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Thread: Weil-McLain Ultra Boiler

  1. #1
    Retired Defense Industry Engineer jadnashua's Avatar
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    Default Weil-McLain Ultra Boiler

    I'm thinking of replacing my current boiler with the Weil-McLain Ultra 80. Does anyone have any experience with this company and this product? I'm impressed with the ability to derate the output down to 20% automatically to match the demand. As they explain it, this also increaes the efficiency (more surface area per heat density = greater absorbtion of available heat - less out the flue when throttled down). Based on my heat load evaluation, I need a steady state 28K btu on a -10 degree day. So, the 80K unit would give enough to warm the place up and make some domestic hot water and not be stressed, and would normally run at much lower than the maximum available output except when making hot water for showers/baths, etc.

    I have a hydo-air system as a backup (was the original heat system), suplimented with in-floor radiant heat system as the primary system for most of the house (actually a townhouse - my neighbors help to keep me warm!).
    Last edited by jadnashua; 11-13-2004 at 08:14 PM.
    Jim DeBruycker
    Important note - I'm not a pro
    Retired Defense Industry Engineer; Schluter 2.5-day Workshop Completed 2013, 2014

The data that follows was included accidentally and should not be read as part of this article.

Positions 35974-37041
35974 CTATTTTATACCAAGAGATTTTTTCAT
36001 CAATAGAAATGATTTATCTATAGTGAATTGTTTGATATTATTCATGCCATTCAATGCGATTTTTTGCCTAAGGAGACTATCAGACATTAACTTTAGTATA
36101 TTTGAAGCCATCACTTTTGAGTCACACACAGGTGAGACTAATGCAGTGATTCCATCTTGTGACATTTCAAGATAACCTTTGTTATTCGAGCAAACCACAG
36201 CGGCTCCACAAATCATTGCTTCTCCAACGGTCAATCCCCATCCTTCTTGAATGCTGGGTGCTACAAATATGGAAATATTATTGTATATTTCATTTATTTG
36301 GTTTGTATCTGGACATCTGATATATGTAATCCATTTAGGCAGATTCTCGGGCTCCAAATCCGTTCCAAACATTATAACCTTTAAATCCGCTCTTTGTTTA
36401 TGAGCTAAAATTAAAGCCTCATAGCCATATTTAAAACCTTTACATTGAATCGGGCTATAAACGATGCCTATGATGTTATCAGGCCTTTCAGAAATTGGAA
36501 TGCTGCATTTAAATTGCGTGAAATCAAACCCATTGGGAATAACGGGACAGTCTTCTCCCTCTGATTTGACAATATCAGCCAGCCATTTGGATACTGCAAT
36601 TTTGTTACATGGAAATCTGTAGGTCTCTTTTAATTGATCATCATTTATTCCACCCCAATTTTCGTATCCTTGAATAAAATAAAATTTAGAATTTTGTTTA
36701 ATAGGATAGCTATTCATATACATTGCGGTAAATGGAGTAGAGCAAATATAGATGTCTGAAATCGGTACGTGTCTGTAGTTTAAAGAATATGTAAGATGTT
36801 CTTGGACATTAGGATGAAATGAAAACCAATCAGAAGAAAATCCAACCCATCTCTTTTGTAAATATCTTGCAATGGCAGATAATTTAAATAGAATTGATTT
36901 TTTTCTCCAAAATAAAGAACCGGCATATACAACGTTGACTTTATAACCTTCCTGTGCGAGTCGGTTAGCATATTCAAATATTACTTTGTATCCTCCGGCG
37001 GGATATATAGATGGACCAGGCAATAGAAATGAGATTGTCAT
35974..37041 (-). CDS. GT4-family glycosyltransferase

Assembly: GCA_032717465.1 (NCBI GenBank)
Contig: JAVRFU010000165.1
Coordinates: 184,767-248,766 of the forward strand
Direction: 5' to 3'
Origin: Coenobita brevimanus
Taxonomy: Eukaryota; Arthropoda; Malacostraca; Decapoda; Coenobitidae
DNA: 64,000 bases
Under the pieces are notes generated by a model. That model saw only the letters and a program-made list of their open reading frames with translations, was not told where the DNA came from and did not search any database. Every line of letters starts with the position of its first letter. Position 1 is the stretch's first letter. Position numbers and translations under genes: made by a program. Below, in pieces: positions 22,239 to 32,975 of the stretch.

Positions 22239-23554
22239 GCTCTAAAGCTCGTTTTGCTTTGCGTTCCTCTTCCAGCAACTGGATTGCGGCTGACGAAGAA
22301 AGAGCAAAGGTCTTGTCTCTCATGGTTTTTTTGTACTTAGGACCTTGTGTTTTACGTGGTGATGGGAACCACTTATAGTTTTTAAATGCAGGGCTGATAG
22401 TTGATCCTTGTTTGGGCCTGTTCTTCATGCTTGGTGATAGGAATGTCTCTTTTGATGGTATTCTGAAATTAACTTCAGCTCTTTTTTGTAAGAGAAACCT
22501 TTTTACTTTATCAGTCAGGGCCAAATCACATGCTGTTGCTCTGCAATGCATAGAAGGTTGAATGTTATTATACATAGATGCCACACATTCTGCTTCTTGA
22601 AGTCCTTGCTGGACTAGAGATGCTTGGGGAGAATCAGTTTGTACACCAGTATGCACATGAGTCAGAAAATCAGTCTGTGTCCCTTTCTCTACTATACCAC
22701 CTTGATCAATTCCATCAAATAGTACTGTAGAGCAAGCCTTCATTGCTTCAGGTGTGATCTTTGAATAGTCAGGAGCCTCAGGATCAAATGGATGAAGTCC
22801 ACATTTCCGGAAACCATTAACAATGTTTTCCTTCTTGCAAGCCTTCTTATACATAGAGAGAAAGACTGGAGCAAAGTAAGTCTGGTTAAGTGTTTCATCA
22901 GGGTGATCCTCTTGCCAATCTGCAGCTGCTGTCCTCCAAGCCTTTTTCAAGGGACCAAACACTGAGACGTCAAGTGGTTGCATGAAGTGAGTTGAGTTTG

2. #2

    Thumbs down Ultra 80 Problems

    I have an Ultra 80 installed supplying Domestic hot h20, radiant floor and baseboard heat. When it works.. it works great! Quiet, effecient. However, it has been installed for only 2 years and has left me without heat or hot water twice and everal service calls for minor things also. Not what I expected from a high end boiler!

    The failures come from a poorly designed outside air intake inlet. The inlet happens to be just about the vent motor. Well, when the cold outside air hits the nice warm air inside the boiler in condenses.. and drips on the motor... shorting it out. This has happened twice and WeilMclain claims they have no knowledge of a design problem... The installer does not stock the part.. so I'm without heat or hot H20 for a week or more... Not good in Michigan winter! Had I known about this, I would have gone for the more expensive, yet apparently more reliable and TESTED Viessmam. Good luck. Hope this helps.

  3. #3
    Plumber jimbo's Avatar
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    Default

    Don't do boilers or such down here in sunny S. Calif. But, 28K BTU sounds like a very small number. It is not unusual to see a 70K BTu (input) furnace in a 3 BR/1800 sq. ft. house.

  4. #4
    Retired Defense Industry Engineer jadnashua's Avatar
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    Default

    I'm in a special situation - a townhouse with only two outside walls and not too many windows, so the heat load calculation looks funny until you see the situation. I've got a 32Kbtu water-air heat exchanger in the air handler that works fine to keep the place warm on a -10 degree day.